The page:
UAE government ‘studying request for clemency’ over jailed Briton

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Clemency for a British academic jailed for life in the United Arab Emirates on a spying charge is being considered by the Gulf state’s leaders, an official announced as he defended the nation’s judicial system.

Diplomatic efforts to free PhD student Matthew Hedges are being led by Foreign Secretary Jeremy Hunt amid an outcry after the 31-year-old was handed the sentence earlier this week.

The Durham University researcher’s wife, Daniela Tejada, has lobbied for his release and won assurances from Mr Hunt that the Government is “now standing up for” her husband, after she claimed it had initially put foreign relations above his liberty.

Mr Hunt held further talks with his UAE counterpart on Friday and said he believed the Emirati authorities were”working constructively to find a solution to this problem”.

“Mr Hedges’ family have made a request for clemency and the government is studying that request,” he said.

“Because of the strength of that relationship we are hopeful that an amicable solution can be reached.”

Daniela Tejada
Daniela Tejada said she believes the Government is now ‘standing up’ for her husband (David Mirzoeff/PA)

He did not address whether the academic was given adequate legal representation throughout the process, which Ms Tejada has said he lacked.

She swiftly rebuked the ambassador’s defence, saying her husband had been held in solitary confinement for more than five months without charge or lawyer, and when he did receive consular access he was not able to “talk openly”.

“The judicial system in the UAE and the UK cannot be compared,” she said in a statement.

“We have asked for clemency, we will wait to see what happens.”

The UAE has a history of issuing a wave of pardons in anticipation of its national day, which falls on December 2.

Despite the diplomatic efforts being made, Ms Tejada said her husband remains in fear that he will have to serve the entirety of his sentence, after speaking to him in a brief phone call on Thursday night.

“He is not well. He mentioned that his panic attacks have become worse than they were before. However, he did say that he has access to a doctor,” she told the BBC.

“I wasn’t allowed to know where he is, so still don’t know anything about his whereabouts, and I think he’s just absolutely terrified at the idea of having to spend the rest of his life behind bars for an offence he hasn’t committed.”

Matthew Hedges detention
Daniela Tejada, wife of British academic Matthew Hedges who was jailed for life in the United Arab Emirates on an allegation of spying, arrives at the Foreign Office for a meeting with Foreign Secretary Jeremy Hunt (David Mirzoeff/PA)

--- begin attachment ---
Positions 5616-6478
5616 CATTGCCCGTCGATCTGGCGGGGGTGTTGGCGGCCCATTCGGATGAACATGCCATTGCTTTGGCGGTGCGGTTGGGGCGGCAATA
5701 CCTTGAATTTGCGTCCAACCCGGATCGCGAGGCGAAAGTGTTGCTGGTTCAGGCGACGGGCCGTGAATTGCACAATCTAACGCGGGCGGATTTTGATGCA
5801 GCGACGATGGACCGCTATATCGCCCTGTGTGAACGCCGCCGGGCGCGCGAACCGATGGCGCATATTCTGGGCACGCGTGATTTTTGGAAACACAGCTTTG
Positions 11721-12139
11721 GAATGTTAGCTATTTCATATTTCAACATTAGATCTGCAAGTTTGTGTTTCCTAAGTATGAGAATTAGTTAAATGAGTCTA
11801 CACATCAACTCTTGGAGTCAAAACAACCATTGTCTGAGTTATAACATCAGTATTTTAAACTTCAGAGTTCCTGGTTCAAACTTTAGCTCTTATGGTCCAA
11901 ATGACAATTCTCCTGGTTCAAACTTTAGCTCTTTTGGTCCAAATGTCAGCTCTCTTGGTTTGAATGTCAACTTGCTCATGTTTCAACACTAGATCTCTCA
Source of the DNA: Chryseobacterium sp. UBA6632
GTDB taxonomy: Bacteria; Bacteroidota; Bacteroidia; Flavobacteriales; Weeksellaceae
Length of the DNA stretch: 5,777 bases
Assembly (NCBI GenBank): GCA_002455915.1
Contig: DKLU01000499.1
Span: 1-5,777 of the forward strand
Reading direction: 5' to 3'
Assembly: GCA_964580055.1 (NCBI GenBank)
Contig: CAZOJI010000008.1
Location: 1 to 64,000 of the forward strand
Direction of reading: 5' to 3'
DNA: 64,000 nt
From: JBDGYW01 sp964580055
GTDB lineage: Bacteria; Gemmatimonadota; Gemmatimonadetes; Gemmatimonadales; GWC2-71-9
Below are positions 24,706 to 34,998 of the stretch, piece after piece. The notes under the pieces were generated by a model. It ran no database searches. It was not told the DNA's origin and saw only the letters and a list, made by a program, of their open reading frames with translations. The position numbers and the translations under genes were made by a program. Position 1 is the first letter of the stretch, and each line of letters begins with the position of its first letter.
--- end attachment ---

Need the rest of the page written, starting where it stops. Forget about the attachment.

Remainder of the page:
However, he added that “compelling and powerful evidence” had proved espionage, including computer analysis and an alleged confession.

Ms Tejada has stressed her husband’s innocence and said the Middle East expert, who was finishing his thesis, was the victim of a “misunderstanding” while carrying out research.

Mr Hunt said he has seen “absolutely no evidence” to support claims that Mr Hedges was spying when he visited Dubai earlier this year, and has threatened “serious diplomatic consequences” if he is not freed.

Answering questions about the case on Facebook, Mr Hunt said: “This is an issue we have been in constant touch with the Emirati authorities on.

“The thing that I have been encouraged about is that I have been able to have constructive, positive discussions with the Emirati foreign minister Abdullah Bin Zayed and I have been in further touch with him this afternoon.

“I do believe that they are working constructively to find a solution to this problem.

“I think that is the intention of the Emirati government.

“This is at a delicate stage as those discussions happen.”

He had previously voiced surprise at the life sentence handed to Mr Hedges on Wednesday, which came despite his discussions with Crown Prince Mohammed bin Zayed a little over a week earlier.

Matthew Hedges detention
Matthew Hedges with his wife, Daniela Tejada (Daniela Tejada/PA)

Professor Stuart Corbridge, vice-chancellor of Durham University, said there is “no reason to believe that Matt was conducting anything other than legitimate academic research”.

Mr Hedges was given 30 days to challenge the court ruling, and Ms Tejada has launched a petition on which has gathered more than 200,000 signatures.

The Foreign Office said: “We hope the UAE now looks favourably on the family’s request for clemency.”

Meanwhile drivers and fans at the Abu Dhabi Grand Prix on Sunday have been urged by Amnesty International to show their support for Mr Hedges.

The human rights organisation said a supportive tweet from a big name in Formula One could help the Briton’s cause.

Kate Allen, Amnesty International UK’s director, accused the UAE of ‘sportswashing’, where a controversial regime uses sport to enhance its reputation.

She said: “Arrest, extended solitary confinement and sham trials are the dark reality for those who the authorities go after in the UAE – a far cry from the glamour of motor sport.

“We can’t allow the UAE to use the Grand Prix for yet more ‘sportswashing’.

“The UAE authorities should immediately and unconditionally release all prisoners of conscience who have been detained solely for peacefully criticising the authorities.”

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